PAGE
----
Skill-sharing platforms change the way people teach and learn
Kim Woo-chan has a collection of 10,000 LP vinyl records he has been collecting since his teenage years. The 56-year-old marketer wanted to share the analog experience of listening to old Western pop songs on a turntable. He started having friends over to listen to vinyl recordings, and then organized gatherings with others of his age through the Seoul government-run 50 Plus Foundation that assists 50-something Seoul residents in employment and life.
“I also wanted to share interesting episodes and stories related to each song. That’s how the ‘Stories in Pop Songs’ class started,” said Kim. “And around that time, Shareus contacted me.”
Shareus is a young Seoul-based start-up launched last year, running the online skill-sharing platform See:Near that allows people like Kim to sign up to share their skills and knowledge with anyone whose interests match. The service is one of the emerging talent-sharing online platforms in Korea connecting people to teach and learn.
A new market in the sharing economy has emerged. What’s next for the sharing economy, which evolved from accommodation and ride sharing to co-working and co-housing space, is skill-sharing.
Key sectors in the sharing economy have grown to rival traditional counterparts. The number of Airbnb guests totaled 155 million in 2014 with the average number guests totalling 425,000 per night. It’s nearly 22 percent more than the number of guests staying at Hilton Worldwide hotel chains annually, according to the 2015 report on the growth of sharing economy by the consulting group PwC. The report also estimates that some major sharing sectors such as travel, car sharing, finance, staffing, and music and video streaming, would grow in revenue from $15 billion in 2013 to $335 billion by 2025.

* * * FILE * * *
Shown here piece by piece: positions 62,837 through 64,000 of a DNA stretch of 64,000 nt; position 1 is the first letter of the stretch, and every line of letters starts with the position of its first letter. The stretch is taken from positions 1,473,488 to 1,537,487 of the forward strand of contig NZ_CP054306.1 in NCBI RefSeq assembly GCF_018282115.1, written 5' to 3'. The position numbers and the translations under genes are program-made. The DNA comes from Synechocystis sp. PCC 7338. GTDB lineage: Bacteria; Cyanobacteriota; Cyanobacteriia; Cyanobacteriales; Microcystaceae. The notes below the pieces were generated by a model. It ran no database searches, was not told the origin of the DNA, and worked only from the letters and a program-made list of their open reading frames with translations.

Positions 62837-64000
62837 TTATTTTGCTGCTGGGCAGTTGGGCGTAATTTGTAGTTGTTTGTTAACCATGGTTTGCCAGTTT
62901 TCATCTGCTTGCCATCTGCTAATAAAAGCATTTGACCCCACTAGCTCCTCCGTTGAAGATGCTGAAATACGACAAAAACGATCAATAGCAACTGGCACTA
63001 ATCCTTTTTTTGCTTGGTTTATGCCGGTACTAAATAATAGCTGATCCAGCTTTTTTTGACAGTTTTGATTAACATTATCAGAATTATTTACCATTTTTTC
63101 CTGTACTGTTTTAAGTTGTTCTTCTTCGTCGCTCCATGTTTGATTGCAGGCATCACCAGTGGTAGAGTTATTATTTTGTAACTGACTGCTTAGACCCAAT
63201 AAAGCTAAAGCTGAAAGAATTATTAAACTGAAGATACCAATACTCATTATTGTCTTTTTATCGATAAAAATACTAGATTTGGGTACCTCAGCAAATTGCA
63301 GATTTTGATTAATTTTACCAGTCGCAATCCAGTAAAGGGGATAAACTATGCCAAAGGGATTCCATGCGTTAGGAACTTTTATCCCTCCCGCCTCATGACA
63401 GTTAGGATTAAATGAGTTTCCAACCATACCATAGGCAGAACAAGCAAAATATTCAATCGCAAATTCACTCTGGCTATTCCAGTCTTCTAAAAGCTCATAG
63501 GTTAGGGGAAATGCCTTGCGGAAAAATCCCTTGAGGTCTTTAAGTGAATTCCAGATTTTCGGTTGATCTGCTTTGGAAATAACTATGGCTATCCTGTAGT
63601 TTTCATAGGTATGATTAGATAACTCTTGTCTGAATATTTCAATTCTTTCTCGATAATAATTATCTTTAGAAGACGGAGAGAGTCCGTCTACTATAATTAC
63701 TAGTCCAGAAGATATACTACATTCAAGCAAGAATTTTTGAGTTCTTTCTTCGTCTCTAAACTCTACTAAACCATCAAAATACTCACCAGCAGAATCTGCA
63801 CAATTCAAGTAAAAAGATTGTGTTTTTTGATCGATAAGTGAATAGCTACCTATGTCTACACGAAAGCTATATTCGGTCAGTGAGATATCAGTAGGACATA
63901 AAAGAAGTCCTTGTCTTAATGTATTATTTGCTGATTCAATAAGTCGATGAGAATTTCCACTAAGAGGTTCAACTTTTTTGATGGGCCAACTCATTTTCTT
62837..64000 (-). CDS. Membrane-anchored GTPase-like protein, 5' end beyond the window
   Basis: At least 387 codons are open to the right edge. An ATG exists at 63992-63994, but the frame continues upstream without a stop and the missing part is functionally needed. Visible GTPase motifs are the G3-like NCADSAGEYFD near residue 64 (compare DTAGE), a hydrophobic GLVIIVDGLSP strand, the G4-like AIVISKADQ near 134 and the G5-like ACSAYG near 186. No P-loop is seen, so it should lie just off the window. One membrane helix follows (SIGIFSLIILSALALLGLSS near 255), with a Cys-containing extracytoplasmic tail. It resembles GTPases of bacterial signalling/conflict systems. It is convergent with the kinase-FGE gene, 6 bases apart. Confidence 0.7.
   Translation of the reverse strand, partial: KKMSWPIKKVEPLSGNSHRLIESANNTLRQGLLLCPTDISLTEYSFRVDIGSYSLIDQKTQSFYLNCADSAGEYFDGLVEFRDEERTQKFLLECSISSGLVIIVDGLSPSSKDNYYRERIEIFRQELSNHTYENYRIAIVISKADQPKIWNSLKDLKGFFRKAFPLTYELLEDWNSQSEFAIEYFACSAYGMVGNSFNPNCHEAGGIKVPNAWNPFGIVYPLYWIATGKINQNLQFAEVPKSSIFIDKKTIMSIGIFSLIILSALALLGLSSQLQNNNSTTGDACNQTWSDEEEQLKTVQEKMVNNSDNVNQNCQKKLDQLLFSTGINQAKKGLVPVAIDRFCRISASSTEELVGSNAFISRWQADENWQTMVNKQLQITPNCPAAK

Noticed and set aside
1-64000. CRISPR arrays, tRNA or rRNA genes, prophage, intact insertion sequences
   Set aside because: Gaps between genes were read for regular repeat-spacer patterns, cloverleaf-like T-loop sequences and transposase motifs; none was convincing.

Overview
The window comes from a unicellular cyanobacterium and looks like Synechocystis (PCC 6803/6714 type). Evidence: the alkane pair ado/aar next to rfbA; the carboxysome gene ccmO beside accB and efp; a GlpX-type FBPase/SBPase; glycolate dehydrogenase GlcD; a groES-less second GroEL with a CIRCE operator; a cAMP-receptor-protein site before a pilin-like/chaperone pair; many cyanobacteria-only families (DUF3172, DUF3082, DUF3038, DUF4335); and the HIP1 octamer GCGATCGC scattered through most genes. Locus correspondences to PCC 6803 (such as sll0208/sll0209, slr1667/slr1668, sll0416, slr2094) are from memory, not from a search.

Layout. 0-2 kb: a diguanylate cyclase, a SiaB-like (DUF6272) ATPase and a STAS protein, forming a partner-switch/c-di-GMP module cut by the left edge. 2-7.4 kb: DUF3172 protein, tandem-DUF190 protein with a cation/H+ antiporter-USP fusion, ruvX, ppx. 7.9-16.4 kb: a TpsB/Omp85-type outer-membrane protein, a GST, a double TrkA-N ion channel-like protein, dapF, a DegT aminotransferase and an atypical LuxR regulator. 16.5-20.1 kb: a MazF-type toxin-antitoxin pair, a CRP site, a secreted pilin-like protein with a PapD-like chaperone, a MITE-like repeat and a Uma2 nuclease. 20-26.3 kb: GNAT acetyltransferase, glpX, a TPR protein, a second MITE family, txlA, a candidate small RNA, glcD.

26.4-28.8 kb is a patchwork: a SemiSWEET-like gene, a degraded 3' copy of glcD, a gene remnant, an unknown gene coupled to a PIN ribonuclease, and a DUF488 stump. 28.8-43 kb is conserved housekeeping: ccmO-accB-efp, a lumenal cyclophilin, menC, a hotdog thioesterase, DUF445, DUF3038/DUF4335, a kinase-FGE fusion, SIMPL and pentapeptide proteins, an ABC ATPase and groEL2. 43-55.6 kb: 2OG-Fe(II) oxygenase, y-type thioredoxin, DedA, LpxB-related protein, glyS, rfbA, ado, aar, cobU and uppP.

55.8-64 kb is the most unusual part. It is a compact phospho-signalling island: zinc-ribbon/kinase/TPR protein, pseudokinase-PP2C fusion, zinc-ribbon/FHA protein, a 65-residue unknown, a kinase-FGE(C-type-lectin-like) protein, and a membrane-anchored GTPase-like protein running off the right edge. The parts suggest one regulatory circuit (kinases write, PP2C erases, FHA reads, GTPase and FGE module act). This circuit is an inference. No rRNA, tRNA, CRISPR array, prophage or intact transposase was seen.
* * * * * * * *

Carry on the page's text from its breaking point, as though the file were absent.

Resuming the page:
An emerging trend in sharing economy
The birth of skill-sharing platforms is a testament to the flourishing sharing economy. In 2016, the world saw the emergence of knowledge and talent sharing platforms such as Skillshare. The US-based online learning platform offers more than 20,000 online classes ranging from cooking to programming available at $12 a month. It lets anyone with skills host classes and invite anyone who is interested in learning them. The start-up, founded in 2010, raised $12 million in venture capital in 2016.
Frip is the frontrunner in the sector in Korea. Launched in 2013, the company connects some 3,000 tutors, called hosts within the service, with 6,900 participants a month in a variety of outdoor and indoor activities. The service started attracting sports enthusiasts with class offerings from hiking, kayaking and indoor climbing to Zumba dancing. It recently expanded to include non-sports classes such as make-up lessons, writing sessions and financial investment courses. It boasts some 400,000 registered members as of May, a figure that surged by 231 percent since the second quarter of last year, according to the company.
Soomgo, founded in 2015, seeks to “revolutionize” service industries by helping people find “hidden talent” in areas where they need experts’ help. It matches people with the need to learn subjects such as English, Chinese, mathematics or music composition with tutors in their talent pool. For a customized match, the service asks each user detailed questions before pairing them with just the right tutor. For example, an English-language learner will be asked about their current English level, which components of the language they need to focus on, and their purpose for learning specific aspects of the language.
Another newbie, Taling, launched in February 2016, offers some 4,700 classes in more than 150 categories, including Photoshop editing, crash courses in Microsoft Excel and PowerPoint, Chinese language, drawing, calligraphy and piano lessons. Under the slogan of “connecting every talent in the world,” it has seen a big increase in the number of users, climbing to 54,000 users in April from 6,000 a year earlier.